Social stratification e. ember

1,989 views

Published on

Published in: Technology, Economy & Finance
0 Comments
1 Like
Statistics
Notes
  • Be the first to comment

No Downloads
Views
Total views
1,989
On SlideShare
0
From Embeds
0
Number of Embeds
3
Actions
Shares
0
Downloads
46
Comments
0
Likes
1
Embeds 0
No embeds

No notes for slide

Social stratification e. ember

  1. 1. SOCIAL STRATIFICATION
  2. 2. Social Stratification <ul><li>Is a sociological term for the hierarchical arrangement of social classes, castes, and strata within a society.While these hierarchies are not universal to all societies, they are the norm among state-level cultures. </li></ul><ul><li>Is universal, every known society is divided in some way.In other words, every known society has people “at the top”(people with more power) and people “ at the bottom” (people with less power). </li></ul>
  3. 3. <ul><li>Is a system in which groups of people are divided into layers according to their relative power, property and prestige. It is important to emphasize that social stratification does not refer to individuals. It is a way of ranking large groups of people into a hierarchy according to their relative privileges. </li></ul>
  4. 4. Variation in Degree of Social Inequality <ul><li>Types of Advantages: </li></ul><ul><li>Wealth or Economic Resources- consists of property and income. </li></ul><ul><li>Power- is the ability to carry out your will despite resistance and is the result of the convergence of like-minded individuals who share ideologies and values and can therefore exert disproportionate amounts of power, far more than ordinary individuals. </li></ul>
  5. 5. <ul><li>Wealth- brings power and extreme power. </li></ul><ul><li>Prestige (respect or regard)- meaning someone or some group is accorded with particular respect or honor. </li></ul>
  6. 6. Types of Society <ul><li>Egalitarian- contains no social groups with greater or lesser access to economic resources, power or prestige. </li></ul><ul><li>Rank- does not have very unequal access to economic resources or to power but they do contain social groups with unequal access to prestige. </li></ul><ul><li>Class- has unequal access to all three advantages. </li></ul>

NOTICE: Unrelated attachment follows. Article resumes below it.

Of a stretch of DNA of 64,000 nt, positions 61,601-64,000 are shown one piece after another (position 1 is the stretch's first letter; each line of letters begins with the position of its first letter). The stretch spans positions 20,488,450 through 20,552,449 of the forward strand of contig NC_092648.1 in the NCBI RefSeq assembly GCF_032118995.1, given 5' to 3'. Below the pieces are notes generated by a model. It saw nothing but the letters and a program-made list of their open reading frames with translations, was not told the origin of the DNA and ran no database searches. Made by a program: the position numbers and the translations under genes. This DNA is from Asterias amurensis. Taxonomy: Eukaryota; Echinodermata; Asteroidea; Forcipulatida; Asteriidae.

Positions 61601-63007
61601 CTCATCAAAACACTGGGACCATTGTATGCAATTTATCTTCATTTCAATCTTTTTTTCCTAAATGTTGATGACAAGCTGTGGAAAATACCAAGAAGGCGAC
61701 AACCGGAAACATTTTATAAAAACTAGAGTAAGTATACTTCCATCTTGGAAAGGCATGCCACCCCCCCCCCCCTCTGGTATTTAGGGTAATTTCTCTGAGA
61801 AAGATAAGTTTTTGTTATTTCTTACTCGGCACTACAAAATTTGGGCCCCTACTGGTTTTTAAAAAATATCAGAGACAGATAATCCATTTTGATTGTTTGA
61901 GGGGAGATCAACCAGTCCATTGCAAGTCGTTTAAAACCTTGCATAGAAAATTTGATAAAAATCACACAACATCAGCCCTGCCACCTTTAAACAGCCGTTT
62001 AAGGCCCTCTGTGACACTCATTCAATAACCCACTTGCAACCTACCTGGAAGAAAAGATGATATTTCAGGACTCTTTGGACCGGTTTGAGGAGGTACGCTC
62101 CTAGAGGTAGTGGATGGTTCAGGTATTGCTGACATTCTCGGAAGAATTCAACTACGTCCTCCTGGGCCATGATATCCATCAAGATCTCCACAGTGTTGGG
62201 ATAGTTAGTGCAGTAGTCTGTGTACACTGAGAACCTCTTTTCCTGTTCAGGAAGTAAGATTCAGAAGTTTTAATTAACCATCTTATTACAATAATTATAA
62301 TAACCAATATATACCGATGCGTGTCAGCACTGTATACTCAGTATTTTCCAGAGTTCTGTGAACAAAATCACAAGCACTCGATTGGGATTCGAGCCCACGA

7. 7. EGALITARIAN SOCIETY Egalitarian Societies contain no special groups with greater or lesser access to economic resources, power or prestige.
  8. 8. <ul><li>Egalitarian does not mean that all people within such societies are the same. There will always be differences among individuals in age and gender and such abilities or traits as hunting skill, perception, health, creativity, physical prowess, attractiveness and intelligence. </li></ul><ul><li>Egalitarian societies can be found not only among forager such as !Kung, Mbuti, Australian aborigines, Inuit and Ache, but also among horticulturalists and pastoralists. </li></ul>
  9. 9. RANK SOCIETY <ul><li>Is one that ranks individuals in terms of their genealogical distance from the chief. </li></ul><ul><li>Closer relatives of the chief have higher rank or social status than more distant ones. </li></ul><ul><li>When individuals and groups rank about equally, competition for positions of leadership may occur. </li></ul>
  10. 10. CLASS SOCIETY <ul><li>There is unequal access to prestige. </li></ul><ul><li>Class societies are characterized by groups of people that have substantially greater or lesser access to economic resources and power. </li></ul><ul><li>Fully stratified or class societies range from somewhat open to virtually closed class or caste systems. </li></ul>
  11. 11. Open Class Systems <ul><li>Class- is a category of persons who all have about the same opportunity to obtain economic resources, power and prestige. </li></ul><ul><li>We call class systems open if there is some possibility of moving from one class to another. </li></ul><ul><li>The social status or prestige of a family is generally correlated with the occupation and wealth of the head of the family. </li></ul>
  12. 12. CASTE SYSTEM <ul><li>Is a ranked group in which membership is determined at birth and marriage and is restricted limited to members of one’s own caste. </li></ul>
  13. 13. Why did social stratification develop? <ul><li>On the basis of his study of polynesian societies, Marshall Sahlins suggested that an increase in agricultural productivity results in social stratification. </li></ul><ul><li>Lenski’s theory of the causes of stratification is similar to Sahlins’s original idea.Lenski, too, argued that production of a surplus is the stimulus in the development of stratification, but he focused primarily on the conflict that arises over control of that surplus. </li></ul>
  14. 14. <ul><li>Future research by archaeologists, sociologists, historians and anthropologists should provide more understanding of the emergence of social stratification in human societies, how and why it may vary in degree. </li></ul>

×